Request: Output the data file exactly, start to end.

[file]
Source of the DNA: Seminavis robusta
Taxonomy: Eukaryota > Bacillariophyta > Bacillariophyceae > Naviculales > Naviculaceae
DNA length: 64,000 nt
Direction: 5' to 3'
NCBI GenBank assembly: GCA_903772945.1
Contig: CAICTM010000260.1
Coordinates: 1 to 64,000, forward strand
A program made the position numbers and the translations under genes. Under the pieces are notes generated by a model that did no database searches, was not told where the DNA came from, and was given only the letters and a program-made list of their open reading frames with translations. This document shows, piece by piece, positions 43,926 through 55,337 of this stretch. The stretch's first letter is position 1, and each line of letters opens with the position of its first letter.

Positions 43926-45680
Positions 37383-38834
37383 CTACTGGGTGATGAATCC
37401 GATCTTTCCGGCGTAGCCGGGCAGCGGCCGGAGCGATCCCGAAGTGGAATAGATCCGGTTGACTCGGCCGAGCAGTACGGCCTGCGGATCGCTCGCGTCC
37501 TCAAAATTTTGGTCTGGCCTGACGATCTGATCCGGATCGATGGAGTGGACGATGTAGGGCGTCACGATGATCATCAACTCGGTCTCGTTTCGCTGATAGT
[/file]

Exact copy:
Source of the DNA: Seminavis robusta
Taxonomy: Eukaryota > Bacillariophyta > Bacillariophyceae > Naviculales > Naviculaceae
DNA length: 64,000 nt
Direction: 5' to 3'
NCBI GenBank assembly: GCA_903772945.1
Contig: CAICTM010000260.1
Coordinates: 1 to 64,000, forward strand
A program made the position numbers and the translations under genes. Under the pieces are notes generated by a model that did no database searches, was not told where the DNA came from, and was given only the letters and a program-made list of their open reading frames with translations. This document shows, piece by piece, positions 43,926 through 55,337 of this stretch. The stretch's first letter is position 1, and each line of letters opens with the position of its first letter.

Positions 43926-45680
Positions 37383-38834
37383 CTACTGGGTGATGAATCC
37401 GATCTTTCCGGCGTAGCCGGGCAGCGGCCGGAGCGATCCCGAAGTGGAATAGATCCGGTTGACTCGGCCGAGCAGTACGGCCTGCGGATCGCTCGCGTCC
37501 TCAAAATTTTGGTCTGGCCTGACGATCTGATCCGGATCGATGGAGTGGACGATGTAGGGCGTCACGATGATCATCAACTCGGTCTCGTTTCGCTGATAGT